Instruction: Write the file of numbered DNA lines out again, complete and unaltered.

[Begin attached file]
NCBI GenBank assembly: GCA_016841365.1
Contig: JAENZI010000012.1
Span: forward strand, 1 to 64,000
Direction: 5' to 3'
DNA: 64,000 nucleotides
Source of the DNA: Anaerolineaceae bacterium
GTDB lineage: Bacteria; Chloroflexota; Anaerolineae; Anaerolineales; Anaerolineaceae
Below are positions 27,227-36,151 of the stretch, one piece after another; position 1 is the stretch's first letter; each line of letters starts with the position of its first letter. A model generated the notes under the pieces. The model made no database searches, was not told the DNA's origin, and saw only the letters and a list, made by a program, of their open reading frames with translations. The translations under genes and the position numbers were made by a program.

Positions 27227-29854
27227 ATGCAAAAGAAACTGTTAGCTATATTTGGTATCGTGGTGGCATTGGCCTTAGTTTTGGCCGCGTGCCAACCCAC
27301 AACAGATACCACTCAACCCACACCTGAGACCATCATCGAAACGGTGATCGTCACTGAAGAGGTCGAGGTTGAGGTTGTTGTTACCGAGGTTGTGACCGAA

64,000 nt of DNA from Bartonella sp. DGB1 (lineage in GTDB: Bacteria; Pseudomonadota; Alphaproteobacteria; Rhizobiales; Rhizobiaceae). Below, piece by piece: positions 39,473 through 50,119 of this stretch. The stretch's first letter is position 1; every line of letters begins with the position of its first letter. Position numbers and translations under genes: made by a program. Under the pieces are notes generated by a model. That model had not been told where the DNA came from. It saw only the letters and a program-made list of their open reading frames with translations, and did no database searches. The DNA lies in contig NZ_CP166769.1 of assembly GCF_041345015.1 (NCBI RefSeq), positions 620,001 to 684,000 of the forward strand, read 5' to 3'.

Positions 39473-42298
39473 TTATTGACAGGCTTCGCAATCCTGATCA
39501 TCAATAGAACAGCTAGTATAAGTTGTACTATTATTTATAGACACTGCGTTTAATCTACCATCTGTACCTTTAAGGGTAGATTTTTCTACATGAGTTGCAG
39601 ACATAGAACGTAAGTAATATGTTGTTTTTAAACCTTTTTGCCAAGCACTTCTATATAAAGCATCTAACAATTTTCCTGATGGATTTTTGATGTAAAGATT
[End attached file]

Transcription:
NCBI GenBank assembly: GCA_016841365.1
Contig: JAENZI010000012.1
Span: forward strand, 1 to 64,000
Direction: 5' to 3'
DNA: 64,000 nucleotides
Source of the DNA: Anaerolineaceae bacterium
GTDB lineage: Bacteria; Chloroflexota; Anaerolineae; Anaerolineales; Anaerolineaceae
Below are positions 27,227-36,151 of the stretch, one piece after another; position 1 is the stretch's first letter; each line of letters starts with the position of its first letter. A model generated the notes under the pieces. The model made no database searches, was not told the DNA's origin, and saw only the letters and a list, made by a program, of their open reading frames with translations. The translations under genes and the position numbers were made by a program.

Positions 27227-29854
27227 ATGCAAAAGAAACTGTTAGCTATATTTGGTATCGTGGTGGCATTGGCCTTAGTTTTGGCCGCGTGCCAACCCAC
27301 AACAGATACCACTCAACCCACACCTGAGACCATCATCGAAACGGTGATCGTCACTGAAGAGGTCGAGGTTGAGGTTGTTGTTACCGAGGTTGTGACCGAA

64,000 nt of DNA from Bartonella sp. DGB1 (lineage in GTDB: Bacteria; Pseudomonadota; Alphaproteobacteria; Rhizobiales; Rhizobiaceae). Below, piece by piece: positions 39,473 through 50,119 of this stretch. The stretch's first letter is position 1; every line of letters begins with the position of its first letter. Position numbers and translations under genes: made by a program. Under the pieces are notes generated by a model. That model had not been told where the DNA came from. It saw only the letters and a program-made list of their open reading frames with translations, and did no database searches. The DNA lies in contig NZ_CP166769.1 of assembly GCF_041345015.1 (NCBI RefSeq), positions 620,001 to 684,000 of the forward strand, read 5' to 3'.

Positions 39473-42298
39473 TTATTGACAGGCTTCGCAATCCTGATCA
39501 TCAATAGAACAGCTAGTATAAGTTGTACTATTATTTATAGACACTGCGTTTAATCTACCATCTGTACCTTTAAGGGTAGATTTTTCTACATGAGTTGCAG
39601 ACATAGAACGTAAGTAATATGTTGTTTTTAAACCTTTTTGCCAAGCACTTCTATATAAAGCATCTAACAATTTTCCTGATGGATTTTTGATGTAAAGATT